I’ve heard many parents say that they won’t let their teen ride with any teen driver who hasn’t taken a defensive driving course. This is an excellent idea that I completely support. Education is the key here. You can’t overcome many of the challenges of age and experience that teen drivers face, but you can significantly increase their chances of survival through a defensive driving/accident avoidance course. These classes show teens the dangers on the road, what distractions do to their reaction time and their driving abilities and the abilities of their cars– where are often times grossly over estimated by new drivers. No law can make up for experience.

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States ranked for teen driving laws– how did your state do?

Posted by lapearce on January 27, 2010

"Driving with a passanger after curfew I see"

Advocates for Highway and Auto Safety, an alliance of consumer, health and safety groups and insurance companies and agents that strive to make America’s roads safer, just released a new study they conducted on state’s teen driving laws. There are huge disparities in teen driving laws from state to state, some states let teens drive when they are 14, others won’t let you have a license until you are 17. Because of the differences from state to state it wasn’t too much of a shock when some states didn’t fare so well in this third-party review.

Ratings were given based on the number of teen laws in place by each state. It looked at seat belt, text messaging, age for learner’s permit, drunk driving laws among other driving laws.

The leader was the District of Columbia, with 13.5 laws following by New Jersey and Illinois. The worst states were:

South Dakota (only three laws)

Arizona

North Dakota

Wyoming

Virginia

Vermont

Pennsylvania

Ohio

Nebraska, rounding up the bottom of the barrel with 6.5 laws.

However, do more laws mean safer drivers? Allstate America’s Best Drivers Report ranked South Dakota as having the safest drivers in the nation, and Phoenix as having the safest drivers of all cities. Both South Dakota was rated the worst state and Arizona was also given a failing grade by the advocates. An AAA report found also that the safest states are not the ones with the strictest laws. As you may expect, when population density increases so does the risk of a collision. There is just more stuff to hit in a busy city than on a rural town- and speeds can be higher on those big freeways. So maybe these less dense states don’t need as many laws, because the risks are different?

I’ve always felt that we focus too much on enforcement and not enough on education when it comes to teaching our teens how to drive.  When your teen was a toddler, you likely had those plastic covers over the outlet to prevent them from getting electrocuted. Why? Because you knew it was a good way to prevent a potentially life threatening situation. This, is like driver’s education. You are preventing the problem by stopping it with a plug. Laws are if you told your 2 year old not to touch then expected them to listen. They might. But they might not. If you see them go for the outlet you can slap their hand and say no, but what if you aren’t there? What if a police officer isn’t around to see your child driving dangerously? Then the defenses have failed and your child is at risk.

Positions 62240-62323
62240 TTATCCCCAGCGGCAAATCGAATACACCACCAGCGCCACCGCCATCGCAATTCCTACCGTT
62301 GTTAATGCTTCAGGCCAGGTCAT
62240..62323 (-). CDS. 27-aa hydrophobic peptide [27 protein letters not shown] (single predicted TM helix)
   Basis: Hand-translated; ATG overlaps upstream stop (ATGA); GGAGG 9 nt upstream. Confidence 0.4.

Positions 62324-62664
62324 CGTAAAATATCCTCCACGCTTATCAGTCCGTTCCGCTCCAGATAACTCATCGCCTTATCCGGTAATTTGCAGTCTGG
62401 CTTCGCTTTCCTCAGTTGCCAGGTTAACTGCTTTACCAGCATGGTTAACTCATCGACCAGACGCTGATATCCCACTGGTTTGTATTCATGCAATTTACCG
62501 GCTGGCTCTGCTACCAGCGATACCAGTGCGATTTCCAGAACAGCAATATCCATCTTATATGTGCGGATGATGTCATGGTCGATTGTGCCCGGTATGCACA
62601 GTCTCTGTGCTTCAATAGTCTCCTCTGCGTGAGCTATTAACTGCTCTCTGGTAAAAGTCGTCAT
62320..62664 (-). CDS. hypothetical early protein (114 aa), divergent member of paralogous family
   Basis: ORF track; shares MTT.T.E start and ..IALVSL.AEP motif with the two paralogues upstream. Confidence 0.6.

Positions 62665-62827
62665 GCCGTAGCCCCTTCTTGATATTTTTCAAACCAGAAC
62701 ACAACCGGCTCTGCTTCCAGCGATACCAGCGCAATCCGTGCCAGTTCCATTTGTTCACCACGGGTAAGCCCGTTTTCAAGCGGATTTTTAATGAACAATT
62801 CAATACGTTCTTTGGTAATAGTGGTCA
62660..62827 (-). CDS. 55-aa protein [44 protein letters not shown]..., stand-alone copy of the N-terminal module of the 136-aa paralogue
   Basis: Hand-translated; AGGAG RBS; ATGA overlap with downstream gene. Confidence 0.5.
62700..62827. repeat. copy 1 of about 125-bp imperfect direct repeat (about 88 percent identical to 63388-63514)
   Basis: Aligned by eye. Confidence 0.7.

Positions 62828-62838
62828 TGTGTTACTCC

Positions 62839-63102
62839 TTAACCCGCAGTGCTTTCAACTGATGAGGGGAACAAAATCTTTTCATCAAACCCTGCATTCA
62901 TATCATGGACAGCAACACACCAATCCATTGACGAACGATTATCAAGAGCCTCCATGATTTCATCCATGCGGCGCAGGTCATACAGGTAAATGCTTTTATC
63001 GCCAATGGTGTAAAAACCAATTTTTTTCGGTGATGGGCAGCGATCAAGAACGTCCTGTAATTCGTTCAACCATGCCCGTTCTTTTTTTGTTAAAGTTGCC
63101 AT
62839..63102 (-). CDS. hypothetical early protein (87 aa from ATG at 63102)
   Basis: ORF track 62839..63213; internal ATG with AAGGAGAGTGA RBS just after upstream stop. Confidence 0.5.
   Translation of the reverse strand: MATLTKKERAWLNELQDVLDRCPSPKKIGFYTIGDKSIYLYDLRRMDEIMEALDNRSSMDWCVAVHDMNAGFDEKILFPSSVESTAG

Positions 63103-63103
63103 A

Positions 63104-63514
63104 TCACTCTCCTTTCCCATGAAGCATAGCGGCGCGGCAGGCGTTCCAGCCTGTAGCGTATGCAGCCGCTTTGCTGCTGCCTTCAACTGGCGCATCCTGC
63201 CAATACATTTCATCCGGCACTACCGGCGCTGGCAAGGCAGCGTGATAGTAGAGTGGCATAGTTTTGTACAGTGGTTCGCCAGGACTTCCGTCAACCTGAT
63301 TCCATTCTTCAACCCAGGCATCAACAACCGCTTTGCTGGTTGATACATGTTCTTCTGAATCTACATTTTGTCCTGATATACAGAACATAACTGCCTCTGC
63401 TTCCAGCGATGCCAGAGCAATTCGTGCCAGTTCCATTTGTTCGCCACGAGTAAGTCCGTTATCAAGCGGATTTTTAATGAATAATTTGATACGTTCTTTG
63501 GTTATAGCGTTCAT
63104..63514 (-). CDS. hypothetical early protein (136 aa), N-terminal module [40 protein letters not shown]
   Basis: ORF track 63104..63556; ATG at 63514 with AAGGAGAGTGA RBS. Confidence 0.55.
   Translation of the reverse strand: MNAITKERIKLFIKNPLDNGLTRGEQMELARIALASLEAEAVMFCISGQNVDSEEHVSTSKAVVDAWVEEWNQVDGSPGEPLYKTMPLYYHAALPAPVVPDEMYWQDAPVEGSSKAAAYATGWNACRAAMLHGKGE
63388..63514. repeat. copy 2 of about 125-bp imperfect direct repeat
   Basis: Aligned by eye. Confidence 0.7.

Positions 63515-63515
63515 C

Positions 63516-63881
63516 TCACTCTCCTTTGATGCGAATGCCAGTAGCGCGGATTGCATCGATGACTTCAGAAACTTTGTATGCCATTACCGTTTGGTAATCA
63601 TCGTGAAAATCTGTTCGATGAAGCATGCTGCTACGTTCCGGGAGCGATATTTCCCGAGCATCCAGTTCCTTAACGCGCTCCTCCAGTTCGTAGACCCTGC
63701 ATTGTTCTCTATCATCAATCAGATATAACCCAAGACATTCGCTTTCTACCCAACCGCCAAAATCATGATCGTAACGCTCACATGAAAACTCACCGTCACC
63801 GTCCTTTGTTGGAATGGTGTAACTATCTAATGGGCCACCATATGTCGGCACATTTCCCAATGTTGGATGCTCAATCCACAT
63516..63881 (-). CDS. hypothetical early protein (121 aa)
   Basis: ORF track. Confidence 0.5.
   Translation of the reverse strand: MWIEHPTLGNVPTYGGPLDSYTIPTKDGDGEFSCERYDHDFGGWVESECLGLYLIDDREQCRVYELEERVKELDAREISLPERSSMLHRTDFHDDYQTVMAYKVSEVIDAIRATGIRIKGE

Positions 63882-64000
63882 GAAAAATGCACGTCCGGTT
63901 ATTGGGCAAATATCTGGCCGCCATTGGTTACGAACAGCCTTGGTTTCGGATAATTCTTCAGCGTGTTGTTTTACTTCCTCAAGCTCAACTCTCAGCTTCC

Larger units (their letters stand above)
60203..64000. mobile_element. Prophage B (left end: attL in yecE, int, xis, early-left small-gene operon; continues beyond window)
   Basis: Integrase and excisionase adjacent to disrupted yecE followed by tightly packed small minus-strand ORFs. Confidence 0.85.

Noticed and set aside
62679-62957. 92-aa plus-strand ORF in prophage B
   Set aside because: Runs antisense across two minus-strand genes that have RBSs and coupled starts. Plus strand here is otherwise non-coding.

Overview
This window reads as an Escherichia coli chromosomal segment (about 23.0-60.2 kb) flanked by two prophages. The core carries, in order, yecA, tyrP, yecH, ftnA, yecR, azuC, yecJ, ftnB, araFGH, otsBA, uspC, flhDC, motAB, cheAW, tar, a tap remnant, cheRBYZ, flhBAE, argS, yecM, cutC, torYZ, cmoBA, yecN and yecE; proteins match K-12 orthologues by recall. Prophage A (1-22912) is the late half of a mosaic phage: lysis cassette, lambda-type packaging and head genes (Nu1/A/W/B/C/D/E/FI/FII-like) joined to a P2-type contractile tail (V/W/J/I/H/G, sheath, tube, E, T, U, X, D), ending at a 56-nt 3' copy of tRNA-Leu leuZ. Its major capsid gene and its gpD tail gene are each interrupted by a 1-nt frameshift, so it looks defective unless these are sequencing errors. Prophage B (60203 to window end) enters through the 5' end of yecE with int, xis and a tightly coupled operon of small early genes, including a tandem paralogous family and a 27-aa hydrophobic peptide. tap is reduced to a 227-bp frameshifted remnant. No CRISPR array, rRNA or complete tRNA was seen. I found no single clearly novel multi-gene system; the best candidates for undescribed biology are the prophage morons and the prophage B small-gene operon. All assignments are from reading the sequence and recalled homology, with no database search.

I’m not against strict teen driving laws, I just worry that we focus so much on enforcement that we’ve lost sight of education. Instead of continuing to tell our teens no we should just put a plug in it!

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Carnage in California: why can’t we drive in the rain?

Posted by lapearce on December 8, 2009

This happens about this time every year: Southern California gets its first rain in about eight months, the dirty roads get incredibly slick, and car-capades take effect as people slide around, apparently having forgotten how to drive on wet grounds since it has been so long since the last storm. Monday, Orange County had nearly 500 calls about crashes, compared to less than 150 last Monday when it was dry. Luckily,  no one was killed.

California drivers do deserve some slack when it comes to wet weather driving. First, because it rains so little each rain is like the first rain, and our roads are a lot slicker because a lot more oil has been allowed to accumulate in the road. Second: we often times get a lot of rain fairly quickly and our roads can’t cope with it, which leads to flooding and causes more crashes. Third: because it rains only a handful of times a year many of us don’t bother changing tires for winter, many of us will run on summer tires all year long– maybe not the smartest thing to do, but we do it.

All our excuses can’t forgive the truth of the So Cal roads in December. How I see is that there are two fundamental problem drivers out there: the drivers who drive as if it is dry, and the drivers who drive as if it is icy. When the reckless meet the over cautious you get crashes. Throw into the mix the average driver who has increased caution but not to the point where they are a moving road block and well… the whole thing is a mess.